There are four different types of essential oil diffusers, including nebulizing, ultrasonic, heat, and evaporative diffusers. Each diffuser has its own unique method for getting essential oils into the air to utilize their therapeutic benefits. From these choices, how do you decide which one would work best for you? To help you decide, we’ve broken down how each diffuser works and some pros and cons that come with their use.
A nebulizing diffuser breaks down the essential oil into tiny particles through the use of a high velocity, pressurized air stream and jet nozzle. When the essential oil is released, it goes into the air in a fine mist. This method does not alter the chemical composition—it diffuses the entire oil at once so you don’t get the more volatile components first and then the heavier later. The particle size is small enough to be easily inhaled.
- Pros: Nebulizers use no heat or water, yet disperse the entire oil into the air for optimal therapeutic benefits.
- Cons: Nebulizers are often the most expensive diffusers to use and sometimes to buy. Because these diffusers use only essential oil, they often also use more oil.
This popular type of diffuser uses water and electronic frequencies to create a fine mist from the essential oil and water. Ultrasonic vibrations are created by a small disk under the surface of the water which causes the essential oil to break up into tiny micro particles.
- Pros: Ultrasonic models only use a small amount of essential oil, and no heat is used to generate the mist in an ultrasonic diffuser. This method also can act as both a diffuser and a humidifier, a helpful characteristic if you live in a dry place.
- Cons: Only a small fraction of the mist is essential oil, and it depends on the air current already in the room to disperse the oil. May not want to add more water to the air if you live in a humid place.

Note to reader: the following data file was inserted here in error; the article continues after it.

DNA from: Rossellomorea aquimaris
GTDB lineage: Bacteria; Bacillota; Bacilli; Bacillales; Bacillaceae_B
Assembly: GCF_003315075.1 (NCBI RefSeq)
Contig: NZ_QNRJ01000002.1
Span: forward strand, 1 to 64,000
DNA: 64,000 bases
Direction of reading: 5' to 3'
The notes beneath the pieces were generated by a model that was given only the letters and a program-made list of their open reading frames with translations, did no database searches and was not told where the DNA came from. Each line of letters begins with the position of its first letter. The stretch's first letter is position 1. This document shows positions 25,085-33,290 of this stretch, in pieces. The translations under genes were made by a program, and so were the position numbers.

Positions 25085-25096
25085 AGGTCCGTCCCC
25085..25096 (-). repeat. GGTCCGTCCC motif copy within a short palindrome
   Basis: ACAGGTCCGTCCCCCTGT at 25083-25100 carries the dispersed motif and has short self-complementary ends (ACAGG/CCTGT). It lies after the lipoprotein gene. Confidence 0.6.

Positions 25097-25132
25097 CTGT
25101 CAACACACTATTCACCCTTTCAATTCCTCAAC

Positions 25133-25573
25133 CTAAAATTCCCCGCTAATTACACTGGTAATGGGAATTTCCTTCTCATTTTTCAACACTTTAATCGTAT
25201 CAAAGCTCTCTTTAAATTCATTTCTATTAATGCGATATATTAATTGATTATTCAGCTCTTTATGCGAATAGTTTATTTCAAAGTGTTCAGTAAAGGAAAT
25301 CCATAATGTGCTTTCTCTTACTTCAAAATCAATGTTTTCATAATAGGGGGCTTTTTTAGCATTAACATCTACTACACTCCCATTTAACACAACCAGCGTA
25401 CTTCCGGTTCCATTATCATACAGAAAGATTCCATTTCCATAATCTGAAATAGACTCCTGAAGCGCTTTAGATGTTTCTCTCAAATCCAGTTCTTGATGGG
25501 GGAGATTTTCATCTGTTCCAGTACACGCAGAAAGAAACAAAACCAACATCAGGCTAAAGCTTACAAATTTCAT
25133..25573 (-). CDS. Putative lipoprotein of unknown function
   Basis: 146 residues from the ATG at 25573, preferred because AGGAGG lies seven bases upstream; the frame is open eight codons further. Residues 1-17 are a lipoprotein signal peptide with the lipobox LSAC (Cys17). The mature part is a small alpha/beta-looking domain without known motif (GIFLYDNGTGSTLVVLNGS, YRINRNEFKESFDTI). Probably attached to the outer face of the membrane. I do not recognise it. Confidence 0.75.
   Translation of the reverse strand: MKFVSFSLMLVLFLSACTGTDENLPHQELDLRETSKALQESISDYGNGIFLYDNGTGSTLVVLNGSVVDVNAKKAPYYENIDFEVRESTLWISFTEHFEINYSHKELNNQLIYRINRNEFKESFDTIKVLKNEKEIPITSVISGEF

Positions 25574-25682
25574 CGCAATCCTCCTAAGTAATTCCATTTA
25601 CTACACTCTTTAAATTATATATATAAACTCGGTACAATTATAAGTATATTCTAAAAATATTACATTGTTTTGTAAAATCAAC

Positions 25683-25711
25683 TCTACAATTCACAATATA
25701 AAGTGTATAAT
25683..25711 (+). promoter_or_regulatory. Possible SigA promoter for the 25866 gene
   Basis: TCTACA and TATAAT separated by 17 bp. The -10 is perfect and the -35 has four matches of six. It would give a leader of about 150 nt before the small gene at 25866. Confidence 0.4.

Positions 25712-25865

doTERRA has a few main different ultrasonic diffusers. Give the Lotus, Petal, Aroma Lite or Lumo diffusers a try.
As their name suggests, heat diffusers use heat elements to help the essential oil gradually evaporate into the air. Sometimes they may use the oil mixed with water. Some heat diffusers use very high levels of heat to cause a stronger aroma, however, the best heat diffusers will use a very low heat to avoid drastically changing the chemical constituents of the oils being diffused.
- Pros: Diffusing using heat is an economical yet efficient and silent way to spread the aroma throughout the room.
- Cons: The heat used can change the properties of the oil at the molecular level. This means that the therapeutic benefit of an oil may lessen or change entirely.
Evaporative diffusion is using air flow to spread the scent of the essential oils. A fan blows air through a filter, such as a tissue or a pad that has essential oils dropped onto it. The moving air causes the oil to evaporate quickly, and the air with the evaporated oil is blown into and around the room.
With this method, you will get the oil in segments; the lighter, more volatile components evaporate first, while the heavier components evaporate last.
- Pros: Wind-blown diffusion can be a quiet way to quickly spread the oil’s aroma throughout the room.
- Cons: It may not be as therapeutic of a method because all of the components of the whole oil are not diffused at the same time.